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# That vs those

#### That vs those

I have a lil confusion about the use of that

As per grammer, "that" is a relative prounoun and it can be singular as well as plural.

and in the following question :
Since 1986 enrollments of African Americans, American Indians, and Hispanic Americans in fulltime engineering programs in the United States has steadily increased, while the number of other students who enter the field has fallen.(A) has steadily increased, while the number of other students who enter the field has fallen
(B) has steadily increased, while other students entering the field have declined in number
(C) increased steadily, while there was a decline in the number of other students entering the field
(D) have steadily increased, while the number of other students entering the field has fallen
(E) have steadily increased, while that of other students who enter the field fell

The official explanation says : [E] - that should be the plural those

and in the following example:

"The peaks of a mountain range, acting like rocks in a streambed, produce ripples in the air flowing over them: the resulting flow pattern, with crests and toughs that remain stationary although the air that forms them is moving rapidly, are known as "standing waves."

that clearly refers to the compound subject which is plural and hence we correctly used remain

Pls explain where am i going wrong ?

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Firstly,

An amazing question!!!

IMO:

in the first sentence:

That a relative pronoun is not used as a relative pronoun but as a demonstative pronoun

In demonstrative pronoun:

That ,with its plural those ,is used to avoid repetition of a preceding noun.

Eg:Our soldiers were better drilled than those of enemies.

(Source:Wren and martin)

Point to note:"That is used preferably with reference to persons"
(source :wren and martin)
(Though this point is not applicable over here. )

Secondly,
the tricky part of the second question is...

the resulting flow pattern(singular ) is joined(& tricked ) using the preposition with with plural compound word crests and toughs, is the object to which relative pronoun that is refering to...

thus the pronoun "that " is used in the second sentence...

i hope this helps!!!

thx

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"That" can replace a noun in a comparison when the noun in the singular. "Those" can replace a noun in a comparison when the noun is plural.

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Jatinder wrote:
I have a lil confusion about the use of that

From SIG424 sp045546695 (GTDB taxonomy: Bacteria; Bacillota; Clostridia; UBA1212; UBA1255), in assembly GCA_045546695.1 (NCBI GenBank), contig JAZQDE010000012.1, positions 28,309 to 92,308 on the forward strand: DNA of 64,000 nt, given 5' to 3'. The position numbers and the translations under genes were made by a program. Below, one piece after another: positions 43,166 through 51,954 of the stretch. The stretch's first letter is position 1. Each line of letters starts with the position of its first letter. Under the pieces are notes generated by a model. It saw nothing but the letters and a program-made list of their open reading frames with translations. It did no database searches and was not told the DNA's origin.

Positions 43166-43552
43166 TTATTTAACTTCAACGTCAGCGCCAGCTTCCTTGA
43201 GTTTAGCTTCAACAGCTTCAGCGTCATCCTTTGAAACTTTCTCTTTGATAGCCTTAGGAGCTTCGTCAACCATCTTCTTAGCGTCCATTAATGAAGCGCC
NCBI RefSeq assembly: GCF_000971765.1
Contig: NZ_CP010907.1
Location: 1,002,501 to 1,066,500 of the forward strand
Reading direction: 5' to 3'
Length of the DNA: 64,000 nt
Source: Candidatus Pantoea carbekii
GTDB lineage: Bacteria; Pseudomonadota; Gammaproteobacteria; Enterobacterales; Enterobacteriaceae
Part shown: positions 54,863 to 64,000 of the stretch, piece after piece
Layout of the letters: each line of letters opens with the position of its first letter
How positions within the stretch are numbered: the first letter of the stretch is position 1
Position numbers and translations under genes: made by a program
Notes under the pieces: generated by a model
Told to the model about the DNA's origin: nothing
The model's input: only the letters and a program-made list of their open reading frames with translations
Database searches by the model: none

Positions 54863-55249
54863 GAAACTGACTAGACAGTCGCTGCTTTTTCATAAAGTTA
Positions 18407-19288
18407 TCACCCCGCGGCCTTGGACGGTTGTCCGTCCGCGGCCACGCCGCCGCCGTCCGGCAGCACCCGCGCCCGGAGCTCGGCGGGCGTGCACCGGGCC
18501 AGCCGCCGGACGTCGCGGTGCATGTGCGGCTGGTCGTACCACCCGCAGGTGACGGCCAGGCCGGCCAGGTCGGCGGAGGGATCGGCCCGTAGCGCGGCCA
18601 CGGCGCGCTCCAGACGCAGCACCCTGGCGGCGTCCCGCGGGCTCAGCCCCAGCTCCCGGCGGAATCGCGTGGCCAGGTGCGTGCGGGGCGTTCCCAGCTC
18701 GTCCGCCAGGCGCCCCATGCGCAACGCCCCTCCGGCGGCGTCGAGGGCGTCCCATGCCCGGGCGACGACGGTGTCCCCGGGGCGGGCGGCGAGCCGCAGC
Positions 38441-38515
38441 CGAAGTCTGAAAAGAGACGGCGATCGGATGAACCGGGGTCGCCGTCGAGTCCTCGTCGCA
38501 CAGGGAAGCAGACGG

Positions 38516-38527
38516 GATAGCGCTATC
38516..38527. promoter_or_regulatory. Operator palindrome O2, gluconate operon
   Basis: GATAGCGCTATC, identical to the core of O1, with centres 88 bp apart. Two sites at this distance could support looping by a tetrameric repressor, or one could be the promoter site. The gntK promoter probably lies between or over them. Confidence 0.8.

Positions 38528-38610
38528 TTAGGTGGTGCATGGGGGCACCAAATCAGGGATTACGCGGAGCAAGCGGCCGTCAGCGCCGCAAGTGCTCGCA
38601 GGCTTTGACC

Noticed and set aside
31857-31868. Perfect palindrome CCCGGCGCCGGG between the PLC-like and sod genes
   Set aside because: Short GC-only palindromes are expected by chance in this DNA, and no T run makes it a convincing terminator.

As per grammer, "that" is a relative prounoun and it can be singular as well as plural.

and in the following question :
Since 1986 enrollments of African Americans, American Indians, and Hispanic Americans in fulltime engineering programs in the United States has steadily increased, while the number of other students who enter the field has fallen.(A) has steadily increased, while the number of other students who enter the field has fallen
(B) has steadily increased, while other students entering the field have declined in number
(C) increased steadily, while there was a decline in the number of other students entering the field
(D) have steadily increased, while the number of other students entering the field has fallen
(E) have steadily increased, while that of other students who enter the field fell

The official explanation says : [E] - that should be the plural those

and in the following example:

"The peaks of a mountain range, acting like rocks in a streambed, produce ripples in the air flowing over them: the resulting flow pattern, with crests and toughs that remain stationary although the air that forms them is moving rapidly, are known as "standing waves."

that clearly refers to the compound subject which is plural and hence we correctly used remain

Pls explain where am i going wrong ?
so, where are you actually going wrong?
you haven't actually listed any mistakes on your part.

the only things you've said so far are:
* "that" should be "those" in the first problem (pronoun that's part of a parallel construction - since it's parallel to a plural noun, it should be plural)
* "that" in the second problem is a relative pronoun referring to "crests and troughs", and should therefore be plural

you haven't actually given any indication that you were wrong about anything!

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lunarpower wrote:
Jatinder wrote:
I have a lil confusion about the use of that

As per grammer, "that" is a relative prounoun and it can be singular as well as plural.

and in the following question :
Since 1986 enrollments of African Americans, American Indians, and Hispanic Americans in fulltime engineering programs in the United States has steadily increased, while the number of other students who enter the field has fallen.(A) has steadily increased, while the number of other students who enter the field has fallen
(B) has steadily increased, while other students entering the field have declined in number
(C) increased steadily, while there was a decline in the number of other students entering the field
(D) have steadily increased, while the number of other students entering the field has fallen
(E) have steadily increased, while that of other students who enter the field fell

The official explanation says : [E] - that should be the plural those and in the following example: